A rare Kammer & Reinhardt Walter 102 bisque antique character doll has sold for a hammer of £43,000 in a recent sale at toy and collectables auction house Vectis Auctions in Stockton on Tees, far outstripping its pre-sale estimate of £12,000-17,000 .
The auction house said that the doll generated interest from around the world, with a buyer from Germany eventually losing out to a telephone bidder in the USA.
The dolls first appeared in 1908 in Munich, Germany, and represented a new era for the doll market with their lifelike features modelled on real children, which led one newspaper of the time to comment: “Not dolls- they should be called real children”.
The variety of character dolls produced during the ‘golden age’ from 1909-1914 were mostly collected by adults before the advent of the First World War and inflation brought about the production of baby dolls.
The Thuringia region of Germany where the dolls were made is renowned for the high quality of its natural clay deposits and this enabled the Kammer & Reinhardt doll-maker’s company to produce the finest quality bisque dolls. In the early days of the 20th century Germany mass produced pretty faced dolls until people began to take an interest in child psychology. Manufacturers decided it was time to produce and market dolls that had expression and realism, taking their inspiration from true life models.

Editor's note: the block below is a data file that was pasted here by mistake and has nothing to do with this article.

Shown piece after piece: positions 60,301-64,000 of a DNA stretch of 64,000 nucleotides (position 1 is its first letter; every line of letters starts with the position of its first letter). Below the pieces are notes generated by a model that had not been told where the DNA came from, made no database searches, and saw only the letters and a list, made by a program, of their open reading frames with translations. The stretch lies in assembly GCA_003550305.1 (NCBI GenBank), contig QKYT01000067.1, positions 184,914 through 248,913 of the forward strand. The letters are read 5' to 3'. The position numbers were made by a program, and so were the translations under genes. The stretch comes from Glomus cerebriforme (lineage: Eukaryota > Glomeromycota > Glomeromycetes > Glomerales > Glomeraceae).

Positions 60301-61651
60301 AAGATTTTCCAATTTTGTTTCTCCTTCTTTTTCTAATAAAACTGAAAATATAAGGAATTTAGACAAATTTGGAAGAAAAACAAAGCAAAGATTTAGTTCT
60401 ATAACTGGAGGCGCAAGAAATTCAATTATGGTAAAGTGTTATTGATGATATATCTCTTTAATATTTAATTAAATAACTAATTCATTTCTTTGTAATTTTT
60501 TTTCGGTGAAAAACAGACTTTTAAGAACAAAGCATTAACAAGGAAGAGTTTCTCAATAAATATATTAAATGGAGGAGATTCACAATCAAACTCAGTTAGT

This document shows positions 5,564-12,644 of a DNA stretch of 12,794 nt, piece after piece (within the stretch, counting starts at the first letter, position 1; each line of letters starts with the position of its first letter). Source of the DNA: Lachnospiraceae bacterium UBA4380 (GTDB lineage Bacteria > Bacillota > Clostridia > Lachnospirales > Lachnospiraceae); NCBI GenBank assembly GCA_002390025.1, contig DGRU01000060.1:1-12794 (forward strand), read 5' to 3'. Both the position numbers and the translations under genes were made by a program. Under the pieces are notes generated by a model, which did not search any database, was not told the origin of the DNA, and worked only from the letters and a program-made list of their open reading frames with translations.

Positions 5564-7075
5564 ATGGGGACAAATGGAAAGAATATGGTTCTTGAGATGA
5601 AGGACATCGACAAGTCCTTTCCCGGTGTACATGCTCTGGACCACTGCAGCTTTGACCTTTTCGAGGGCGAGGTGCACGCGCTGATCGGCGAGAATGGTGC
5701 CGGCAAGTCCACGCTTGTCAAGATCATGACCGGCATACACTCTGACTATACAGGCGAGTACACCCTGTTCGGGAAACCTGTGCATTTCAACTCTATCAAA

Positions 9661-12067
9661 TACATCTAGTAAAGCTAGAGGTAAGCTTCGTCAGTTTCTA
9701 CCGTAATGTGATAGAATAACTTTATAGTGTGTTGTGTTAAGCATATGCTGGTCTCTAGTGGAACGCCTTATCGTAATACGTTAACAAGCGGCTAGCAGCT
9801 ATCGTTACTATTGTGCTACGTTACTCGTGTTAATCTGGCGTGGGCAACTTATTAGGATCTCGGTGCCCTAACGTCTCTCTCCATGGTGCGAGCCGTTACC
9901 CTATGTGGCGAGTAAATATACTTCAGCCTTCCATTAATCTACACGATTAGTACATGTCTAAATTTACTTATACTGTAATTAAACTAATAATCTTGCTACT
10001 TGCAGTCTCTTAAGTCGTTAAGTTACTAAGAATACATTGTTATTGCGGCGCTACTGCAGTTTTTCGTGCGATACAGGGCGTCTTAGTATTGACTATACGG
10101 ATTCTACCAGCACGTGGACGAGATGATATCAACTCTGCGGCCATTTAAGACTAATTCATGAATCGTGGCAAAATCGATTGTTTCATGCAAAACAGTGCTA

The sale’s model 102 is a slightly older child than the 101 model and is known as “Walter.” The model 102 is distinctive for his great moulded and painted hair and only comes in twelve inch and twenty-two inch sizes with painted eyes. A very rare composition socket head of the 102, is an exception to only featuring bisque head dolls. This composition model 102 closely resembles the Munich Art dolls that inspired this range. Model 107 uses the exact same sculpt as the 102 but with a wig instead of the moulded hair is and known as “Carl.” Model 107 also only comes in the two sizes and only with painted eyes. The models 102 and 107 are based on Lewin-Funcke’s 1898 bust, aptly entitled “Portrait of a boy.”
The vendor of the doll stated: “The doll belonged to my grandmother who passed away 30 years ago. Since then he has been in my mum’s possession. He has always lived in the living room on the sofa for as long as I can remember and our late dog chewed his foot off when he was a naughty puppy.
“My mum, unfortunately, is now unwell and emptying her house we found him again. Due to having so much furniture and momentos to sort out, we were having to be quite ruthless with what we were keeping so I put him on the pile of things to be skipped. However, my husband remembered the doll fondly and decided to put him in the “to keep pile” and afterwards we realised how special he was.”